Prime time TV was not about continuities. It was about episodes. The world that just kept starting over. Time didn’t happen. Events didn’t accumulate. There were no critical paths, no path dependencies, no differences that ever made a difference over the long term. Typically, people didn’t age. They didn’t change. They didn’t grow. Outside the narrow narrative particulars, prime time dramas were timeless and placeless. It was as if all the characters had a really terrible case of amnesia.

Clearly, this is changing. Shows like 24 are really unthinkable without a knowledge of the larger, overarching narrative. Lost the same. I am noticing that while House can be watched without a knowledge of narrative continuity, it makes a vast difference when this is in place. Even with the cheat sheets from Entertainment Weekly (to say nothing of the love notes), Lost remains daunting.

McCracken suggests that contemporary culture might be becoming more complicated, thereby forcing contemporary entertainment to follow suit. He asks the question, “Beyond the new media literacy, what drives the trend to offer TV narrative that replaces the old strategy (broad access to shallow narrative) with a much more demanding one (narrower access to deeper narrative)?”

The other night I had a conversation with my friend Tom Hicks in which we discussed the idea that in order for art to be good art, it must be true. It doesn’t necessarily have to be factual, but it must represent what is being depicted truthfully. Absractions, or even ugliness can occur within a work of art, but even these must serve to highlight some truth or another.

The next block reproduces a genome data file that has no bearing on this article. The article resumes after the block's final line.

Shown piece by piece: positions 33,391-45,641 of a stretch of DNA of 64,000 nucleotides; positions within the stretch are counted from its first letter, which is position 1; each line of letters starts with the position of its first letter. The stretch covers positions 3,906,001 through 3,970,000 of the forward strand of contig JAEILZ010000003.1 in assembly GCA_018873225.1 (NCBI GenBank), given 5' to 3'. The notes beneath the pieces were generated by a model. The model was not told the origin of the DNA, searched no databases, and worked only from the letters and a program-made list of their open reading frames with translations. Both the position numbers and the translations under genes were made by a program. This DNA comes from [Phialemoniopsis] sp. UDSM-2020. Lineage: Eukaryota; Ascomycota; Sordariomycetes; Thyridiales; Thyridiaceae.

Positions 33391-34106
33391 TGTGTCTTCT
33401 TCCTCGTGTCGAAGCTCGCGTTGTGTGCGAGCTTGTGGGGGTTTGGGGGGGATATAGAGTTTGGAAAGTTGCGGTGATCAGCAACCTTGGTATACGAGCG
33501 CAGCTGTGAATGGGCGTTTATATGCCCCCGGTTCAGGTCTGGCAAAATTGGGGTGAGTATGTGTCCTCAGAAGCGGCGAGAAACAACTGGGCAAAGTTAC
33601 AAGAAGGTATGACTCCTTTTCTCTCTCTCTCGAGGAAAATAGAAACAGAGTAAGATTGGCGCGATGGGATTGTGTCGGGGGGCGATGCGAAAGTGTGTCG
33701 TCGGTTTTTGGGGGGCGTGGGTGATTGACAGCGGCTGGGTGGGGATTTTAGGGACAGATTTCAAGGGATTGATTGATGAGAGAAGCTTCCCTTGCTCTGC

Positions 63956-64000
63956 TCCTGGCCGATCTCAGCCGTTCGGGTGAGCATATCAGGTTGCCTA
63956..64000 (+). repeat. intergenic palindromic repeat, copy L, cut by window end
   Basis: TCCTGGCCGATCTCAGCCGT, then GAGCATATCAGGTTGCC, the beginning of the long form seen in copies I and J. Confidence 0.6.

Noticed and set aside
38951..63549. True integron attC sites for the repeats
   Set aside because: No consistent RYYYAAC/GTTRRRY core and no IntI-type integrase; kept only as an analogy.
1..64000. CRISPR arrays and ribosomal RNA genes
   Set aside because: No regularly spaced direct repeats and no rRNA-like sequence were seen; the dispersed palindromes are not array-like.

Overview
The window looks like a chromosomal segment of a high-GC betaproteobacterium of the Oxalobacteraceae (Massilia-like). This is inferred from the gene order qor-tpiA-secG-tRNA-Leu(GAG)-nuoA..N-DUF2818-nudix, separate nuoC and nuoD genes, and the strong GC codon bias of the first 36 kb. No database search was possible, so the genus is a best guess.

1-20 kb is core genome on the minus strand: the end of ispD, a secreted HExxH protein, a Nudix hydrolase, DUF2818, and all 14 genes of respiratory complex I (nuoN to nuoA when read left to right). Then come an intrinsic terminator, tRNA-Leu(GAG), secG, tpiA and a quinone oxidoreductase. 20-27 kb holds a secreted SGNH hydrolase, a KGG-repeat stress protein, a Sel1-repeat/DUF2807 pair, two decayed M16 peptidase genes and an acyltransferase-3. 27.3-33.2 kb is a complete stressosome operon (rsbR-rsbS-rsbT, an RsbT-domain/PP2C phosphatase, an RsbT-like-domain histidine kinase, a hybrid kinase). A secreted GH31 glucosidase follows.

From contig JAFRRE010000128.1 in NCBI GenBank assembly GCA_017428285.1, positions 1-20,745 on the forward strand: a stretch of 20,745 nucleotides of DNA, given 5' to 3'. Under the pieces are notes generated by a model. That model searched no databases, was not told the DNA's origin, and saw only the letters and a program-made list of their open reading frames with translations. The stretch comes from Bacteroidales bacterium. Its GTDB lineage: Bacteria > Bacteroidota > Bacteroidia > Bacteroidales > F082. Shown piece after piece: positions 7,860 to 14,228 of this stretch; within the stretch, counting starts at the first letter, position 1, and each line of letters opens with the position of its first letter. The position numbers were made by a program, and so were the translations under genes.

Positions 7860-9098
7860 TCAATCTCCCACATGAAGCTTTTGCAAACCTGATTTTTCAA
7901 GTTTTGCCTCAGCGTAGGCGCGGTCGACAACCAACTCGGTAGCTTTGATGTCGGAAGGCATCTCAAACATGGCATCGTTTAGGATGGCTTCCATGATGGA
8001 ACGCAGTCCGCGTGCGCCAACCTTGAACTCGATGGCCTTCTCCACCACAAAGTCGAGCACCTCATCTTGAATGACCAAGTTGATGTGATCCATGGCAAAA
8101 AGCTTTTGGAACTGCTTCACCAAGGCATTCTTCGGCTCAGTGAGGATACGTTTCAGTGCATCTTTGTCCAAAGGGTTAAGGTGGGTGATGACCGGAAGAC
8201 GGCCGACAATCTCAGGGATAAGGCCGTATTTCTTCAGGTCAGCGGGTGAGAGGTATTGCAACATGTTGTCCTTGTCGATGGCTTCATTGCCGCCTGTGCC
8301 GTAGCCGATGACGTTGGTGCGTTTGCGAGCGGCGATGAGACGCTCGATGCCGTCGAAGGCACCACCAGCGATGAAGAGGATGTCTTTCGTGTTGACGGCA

Such thinking might be helpful in explaining the shift in the nature of prime–time television. People have seen that the old, formulaic, episodic shows didn’t give a true enough depiction of the world. People’s lives really weren’t resolved in hour, so they stopped watching these episodic shows in favor of “reality TV.” More often than not, however, reality shows were less truthful than episodic television.

Enter the serials. While shows like 24, Desperate Housewives, Lost, and Alias are often just as fanastic as the earlier stand-alone shows, they exhibit one truth in that like lives of their viewers, these shows understand that there is a larger overarching story to a human life that doesn’t end with the closing of a day. This doesn’t necccesarily qualify them as art, but it could place some of these shows much further along the spectrum than a standard 1980’s cop show.

This doesn’t completely explain the reason for the success of such shows (the marketers would undoubtedly see other influences), but it’s certainly a plausible theory — these are, after all, the most popular shows on television. It also is very telling about contemporary culture that people are interested in larger, more complex stories rather than simple, self-contained ones.

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ornament 13 January 2006 ornament

Kentucky Fried News

There’s trouble in Frankfort, KY, as a prominent porn star-turned PETA activist takes on the Kentucky government:

Pamela Anderson is leading a charge to remove a bust of KFC founder Colonel Harland Sanders from the state Capitol.